I’ve heard people complain that Dead Presidents tries to do too many things. Some see it as an unsatisfying cross between a gangster flick and a war movie. Others see it as an ambitious but unsuccessful attempt to chronicle the Black experience in America. Many people complain that it goes on too long and has no focus.
Personally I don’t feel like Dead Presidents falls into any one category. Though directors Allen and Albert Hughes have made genre films, this is one case where I think they were reaching for something different. And this may be part of the reason why some people don’t respond to it. Dead Presidents doesn’t follow the usual dramatic arc. It’s more open ended. The story follows a young Black man named Anthony Curtis as his life unfolds. We first see him as a young man from a comfortable, middle-class home in the Bronx, then as a soldier in Vietnam, and finally as a vet dealing with poverty and alcoholism.
The Hughes Brothers are talking about America here, and there’s no doubt they see the system as destructive. But this isn’t a social tract and they don’t make Anthony a helpless victim. It’s more complicated than that. We see that as a young man Anthony could have gone to college and he decided to enlist instead. We see how black men were used as fodder during the Vietnam War, but the film makes it clear that blacks weren’t the only ones who were traumatized and crippled by the violence. We see Anthony come back home to a family he’s totally unprepared for, and how instead of dealing with the situation he gradually shuts down.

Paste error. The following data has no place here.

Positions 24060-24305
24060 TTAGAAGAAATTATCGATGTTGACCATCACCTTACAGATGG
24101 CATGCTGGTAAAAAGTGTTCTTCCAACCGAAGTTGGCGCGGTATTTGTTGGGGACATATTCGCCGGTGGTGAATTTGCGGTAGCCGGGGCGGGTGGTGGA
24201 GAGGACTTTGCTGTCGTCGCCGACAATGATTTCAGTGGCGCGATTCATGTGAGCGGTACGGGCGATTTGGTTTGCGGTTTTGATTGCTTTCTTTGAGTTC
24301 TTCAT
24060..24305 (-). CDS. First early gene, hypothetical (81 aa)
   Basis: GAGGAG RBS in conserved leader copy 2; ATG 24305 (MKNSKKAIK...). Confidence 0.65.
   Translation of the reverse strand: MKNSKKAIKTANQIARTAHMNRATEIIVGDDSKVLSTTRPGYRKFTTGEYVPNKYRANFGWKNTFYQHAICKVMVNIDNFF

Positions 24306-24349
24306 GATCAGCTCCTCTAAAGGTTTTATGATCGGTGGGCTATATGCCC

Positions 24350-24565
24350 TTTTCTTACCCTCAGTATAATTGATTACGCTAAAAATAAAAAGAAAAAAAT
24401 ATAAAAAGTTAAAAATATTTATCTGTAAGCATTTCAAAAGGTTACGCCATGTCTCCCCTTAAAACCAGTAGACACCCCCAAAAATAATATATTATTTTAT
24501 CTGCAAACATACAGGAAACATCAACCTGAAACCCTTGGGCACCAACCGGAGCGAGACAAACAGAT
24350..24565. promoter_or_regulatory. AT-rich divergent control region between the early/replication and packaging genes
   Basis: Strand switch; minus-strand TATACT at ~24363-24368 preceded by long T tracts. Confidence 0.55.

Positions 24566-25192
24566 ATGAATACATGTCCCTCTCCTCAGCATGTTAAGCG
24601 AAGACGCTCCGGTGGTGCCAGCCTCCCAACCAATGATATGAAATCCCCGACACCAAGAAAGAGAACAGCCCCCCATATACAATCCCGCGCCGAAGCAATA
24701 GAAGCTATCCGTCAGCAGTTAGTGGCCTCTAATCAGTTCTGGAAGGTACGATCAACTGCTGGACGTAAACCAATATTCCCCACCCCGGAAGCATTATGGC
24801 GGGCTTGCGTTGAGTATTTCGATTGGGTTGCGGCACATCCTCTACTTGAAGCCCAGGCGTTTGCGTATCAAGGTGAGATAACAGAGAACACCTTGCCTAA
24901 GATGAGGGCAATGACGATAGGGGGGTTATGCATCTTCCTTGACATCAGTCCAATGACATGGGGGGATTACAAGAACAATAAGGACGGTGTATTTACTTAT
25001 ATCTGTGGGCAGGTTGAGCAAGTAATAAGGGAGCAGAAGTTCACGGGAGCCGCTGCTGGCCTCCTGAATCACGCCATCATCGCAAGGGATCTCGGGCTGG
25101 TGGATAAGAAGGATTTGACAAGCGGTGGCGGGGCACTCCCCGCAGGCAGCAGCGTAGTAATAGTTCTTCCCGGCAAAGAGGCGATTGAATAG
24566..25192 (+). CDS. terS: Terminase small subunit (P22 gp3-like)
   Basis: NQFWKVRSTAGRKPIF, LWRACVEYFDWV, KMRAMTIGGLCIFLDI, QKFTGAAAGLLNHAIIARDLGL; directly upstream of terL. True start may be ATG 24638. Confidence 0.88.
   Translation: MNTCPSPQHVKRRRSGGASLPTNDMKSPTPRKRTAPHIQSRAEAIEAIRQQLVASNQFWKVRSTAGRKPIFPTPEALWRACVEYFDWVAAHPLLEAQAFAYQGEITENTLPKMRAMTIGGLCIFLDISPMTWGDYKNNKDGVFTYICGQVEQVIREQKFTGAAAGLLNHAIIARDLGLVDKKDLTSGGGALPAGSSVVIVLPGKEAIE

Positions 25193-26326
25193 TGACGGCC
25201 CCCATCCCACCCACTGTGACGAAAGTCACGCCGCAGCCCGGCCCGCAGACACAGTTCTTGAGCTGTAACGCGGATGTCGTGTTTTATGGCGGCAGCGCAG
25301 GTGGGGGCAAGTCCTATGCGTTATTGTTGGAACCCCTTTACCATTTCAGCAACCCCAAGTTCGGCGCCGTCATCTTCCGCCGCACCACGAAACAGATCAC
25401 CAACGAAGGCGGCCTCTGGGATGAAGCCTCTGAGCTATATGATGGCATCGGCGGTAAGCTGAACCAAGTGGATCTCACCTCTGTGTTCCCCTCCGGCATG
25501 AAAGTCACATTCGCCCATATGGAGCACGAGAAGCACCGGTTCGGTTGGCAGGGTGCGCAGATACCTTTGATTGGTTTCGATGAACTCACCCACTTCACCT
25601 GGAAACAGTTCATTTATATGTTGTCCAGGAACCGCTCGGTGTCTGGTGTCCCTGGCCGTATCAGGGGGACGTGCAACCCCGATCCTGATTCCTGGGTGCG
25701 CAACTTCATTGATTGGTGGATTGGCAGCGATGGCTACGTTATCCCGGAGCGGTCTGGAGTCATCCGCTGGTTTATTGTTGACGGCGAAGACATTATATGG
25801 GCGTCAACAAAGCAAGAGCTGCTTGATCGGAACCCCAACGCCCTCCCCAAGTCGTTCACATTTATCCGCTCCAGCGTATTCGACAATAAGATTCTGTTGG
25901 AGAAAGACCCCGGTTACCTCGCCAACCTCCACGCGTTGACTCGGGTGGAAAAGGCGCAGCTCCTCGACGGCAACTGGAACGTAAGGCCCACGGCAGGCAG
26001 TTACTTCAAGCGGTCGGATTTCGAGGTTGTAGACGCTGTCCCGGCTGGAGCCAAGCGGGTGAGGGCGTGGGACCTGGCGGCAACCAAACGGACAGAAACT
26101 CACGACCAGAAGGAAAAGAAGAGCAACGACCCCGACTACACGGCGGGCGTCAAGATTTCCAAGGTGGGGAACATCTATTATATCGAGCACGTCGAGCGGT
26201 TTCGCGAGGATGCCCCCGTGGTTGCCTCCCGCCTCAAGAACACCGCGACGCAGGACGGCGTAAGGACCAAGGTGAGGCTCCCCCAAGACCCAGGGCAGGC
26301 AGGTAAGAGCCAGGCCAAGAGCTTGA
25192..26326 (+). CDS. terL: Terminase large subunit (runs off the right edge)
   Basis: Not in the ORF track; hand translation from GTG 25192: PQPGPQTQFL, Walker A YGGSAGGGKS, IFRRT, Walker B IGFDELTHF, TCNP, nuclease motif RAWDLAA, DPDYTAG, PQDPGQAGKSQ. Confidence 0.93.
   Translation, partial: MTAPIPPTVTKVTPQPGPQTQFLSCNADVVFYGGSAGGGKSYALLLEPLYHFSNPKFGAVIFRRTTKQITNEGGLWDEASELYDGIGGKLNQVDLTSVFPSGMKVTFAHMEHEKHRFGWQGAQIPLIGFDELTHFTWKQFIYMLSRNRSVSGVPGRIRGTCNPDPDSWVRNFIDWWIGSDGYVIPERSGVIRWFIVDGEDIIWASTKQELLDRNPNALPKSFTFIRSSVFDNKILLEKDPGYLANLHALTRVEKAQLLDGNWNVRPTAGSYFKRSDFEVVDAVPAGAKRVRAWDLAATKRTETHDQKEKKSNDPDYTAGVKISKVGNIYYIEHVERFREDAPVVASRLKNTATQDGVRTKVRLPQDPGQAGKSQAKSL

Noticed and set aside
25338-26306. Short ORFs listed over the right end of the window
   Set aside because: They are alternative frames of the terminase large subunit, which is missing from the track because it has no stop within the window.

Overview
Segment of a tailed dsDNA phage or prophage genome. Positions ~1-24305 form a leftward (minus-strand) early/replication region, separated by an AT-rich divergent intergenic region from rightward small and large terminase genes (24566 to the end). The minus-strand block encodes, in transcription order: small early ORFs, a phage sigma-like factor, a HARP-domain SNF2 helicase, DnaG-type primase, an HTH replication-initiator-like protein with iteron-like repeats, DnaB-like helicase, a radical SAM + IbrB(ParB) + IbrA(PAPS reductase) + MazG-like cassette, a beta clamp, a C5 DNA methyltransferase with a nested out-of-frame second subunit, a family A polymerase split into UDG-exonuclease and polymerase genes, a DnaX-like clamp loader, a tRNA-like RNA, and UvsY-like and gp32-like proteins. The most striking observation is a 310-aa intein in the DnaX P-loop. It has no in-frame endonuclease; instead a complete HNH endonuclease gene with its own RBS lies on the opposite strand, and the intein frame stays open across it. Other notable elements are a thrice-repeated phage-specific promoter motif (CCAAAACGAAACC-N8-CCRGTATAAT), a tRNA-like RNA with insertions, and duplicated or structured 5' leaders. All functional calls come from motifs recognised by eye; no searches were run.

No doubt the Hughes Brothers could have jacked up the drama by giving us a bad guy to blame. But that also would have simplified things, and in Dead Presidents the directors are aiming for something more complex. They give us a sweeping view of a society where the deck is stacked. The country is always fighting a war somewhere, poverty is a prison that few can escape, and drugs are readily available for those who want an easy way to kill the pain.
Larenz Tate gives a moving performance in the leading role. Anthony is an average guy, a decent guy. Even as he sinks deeper into depression and bitterness, Tate keeps us with him. We can see that this young man could have done so much better, which makes it even harder to watch his downhill slide. Keith David plays Kirby, who lost a leg in the Korean War and now runs a local bar. Kirby is kind of a father figure to Anthony, and David plays the role with a touching mix of toughness and affection. The older man wants to help his young friend, but he’s caught in the same trap. Juanita is the mother of Anthony’s child, and she knows she’s caught in a trap. Rose Jackson’s nuanced performance shows us that even though Juanita loves her man, she can’t hide her mounting frustration. She wants to build a better life, and she won’t wait around forever.
Desperation finally drives Anthony to desperate measures. He and Kirby plan to rob an armored car. The heist goes horribly wrong. In the end, Anthony, Kirby and their accomplices all end up under arrest or six feet under. When Anthony is in court waiting for sentencing, he’s given a chance to speak and mentions his service in Vietnam. The judge, a WWII vet, is outraged, and tells the prisoner that Vietnam wasn’t even a “real war”. Then he hands down a sentence of fifteen years to life.
And the last we see of Anthony, he’s on a bus heading for prison.